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I had a contractor replace a 4x10 beam and two 4x4 posts that supports my deck. He also replaced and enlarged the concrete patio below the deck.

I am in the process of replacing the deck floor so it is not currently present. Before he started, I replace the joists and added hurricane ties into the old beam. That's when I found rot in the beam and hired him to do the work described. A week after he completed his work I discovered that the joists where no longer resting on the new beam but being suspended above it with the hurricane clips. The gap between the joists and the beam varies by joist from 1/8" to 1/4". I now need to remove the hurricane clips and reinstall them with the joists resting on the beam. The challenge is that the existing screw holes are so close that the screws will want to go into them.

Is there a way I can fill these screw holes so I can have new screw holes very near to them? The hurricane clips are on the outside of the beam, should I move them to the inside? Does it matter?

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It is highly likely that your beams are made of pressure treated wood. If so, you should try to use the same type of wood in repairing them.

SHIM - When there is a slight gap between a beam and a joist, that can often be cured with shims, slim pieces of wood (preferably of the same type, or if not available, a rot resistant type such as cedar). Shims should be forced in (tapped in with a hammer) so they are tight. Often you can drive shims from opposite sides. Since they are tapered, opposing shims can make a tight level gap filler.

LEVEL - If you cannot shim them adequately and need to move the joists to meet the beams, you need to make sure they remain reasonably level. They may have a slight pitch down away from the house, and that would be ok. You do not want to cause them to shift so that they slope toward the house. In some circumstances, that could lead to a drainage problem.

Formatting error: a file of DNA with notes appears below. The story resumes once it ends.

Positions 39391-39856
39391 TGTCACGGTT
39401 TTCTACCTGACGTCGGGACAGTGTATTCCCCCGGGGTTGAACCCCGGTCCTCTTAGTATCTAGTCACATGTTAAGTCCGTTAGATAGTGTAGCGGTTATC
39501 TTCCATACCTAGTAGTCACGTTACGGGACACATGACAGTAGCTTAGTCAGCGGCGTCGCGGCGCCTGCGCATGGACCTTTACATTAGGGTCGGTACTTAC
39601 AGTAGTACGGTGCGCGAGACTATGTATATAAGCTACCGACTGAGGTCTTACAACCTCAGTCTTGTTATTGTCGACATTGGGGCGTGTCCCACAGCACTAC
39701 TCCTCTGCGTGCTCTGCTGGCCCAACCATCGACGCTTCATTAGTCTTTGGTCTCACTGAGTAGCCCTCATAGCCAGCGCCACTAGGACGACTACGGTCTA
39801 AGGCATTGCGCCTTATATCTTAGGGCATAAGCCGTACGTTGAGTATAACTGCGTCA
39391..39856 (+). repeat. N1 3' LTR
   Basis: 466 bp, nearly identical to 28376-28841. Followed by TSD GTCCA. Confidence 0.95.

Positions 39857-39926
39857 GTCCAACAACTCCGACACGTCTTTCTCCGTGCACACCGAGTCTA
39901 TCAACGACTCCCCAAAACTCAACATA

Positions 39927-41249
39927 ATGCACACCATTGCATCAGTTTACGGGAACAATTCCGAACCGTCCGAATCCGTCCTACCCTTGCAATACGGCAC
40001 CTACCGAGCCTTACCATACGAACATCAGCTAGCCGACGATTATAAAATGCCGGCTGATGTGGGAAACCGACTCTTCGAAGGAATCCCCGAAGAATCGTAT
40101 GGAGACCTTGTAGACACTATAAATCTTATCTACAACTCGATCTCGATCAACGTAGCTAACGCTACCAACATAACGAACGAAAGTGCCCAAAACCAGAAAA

FILL - The holes in the beams can be filled with slivers of pressure treated wood that are coated with exterior glue. Force several narrow wedges in to pack the holes. Let the glue dry and then saw or chisel the surface flat. You can then drill new holes even close to the old ones.

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The shim idea just doesn't set well with me. I want the joists resting on the beam as they should be. I have removed the hurricane clips on a couple of the joists, the joists do have a slight downward pitch away from the house so that is not a problem. I will give the fill idea a try. It sounds promising. A lot of work that could have been avoided. Thanks for the help! –  DaveB Sep 6 '12 at 20:40
    
Understand your reluctance on shims. Sometimes when the gap is even and greater than 1/4 inch, the exact thickness of pylwood (of the proper type) is used. The laminated wood makes it very solid, but joist on beam is the most reliable. –  bib Sep 6 '12 at 20:45
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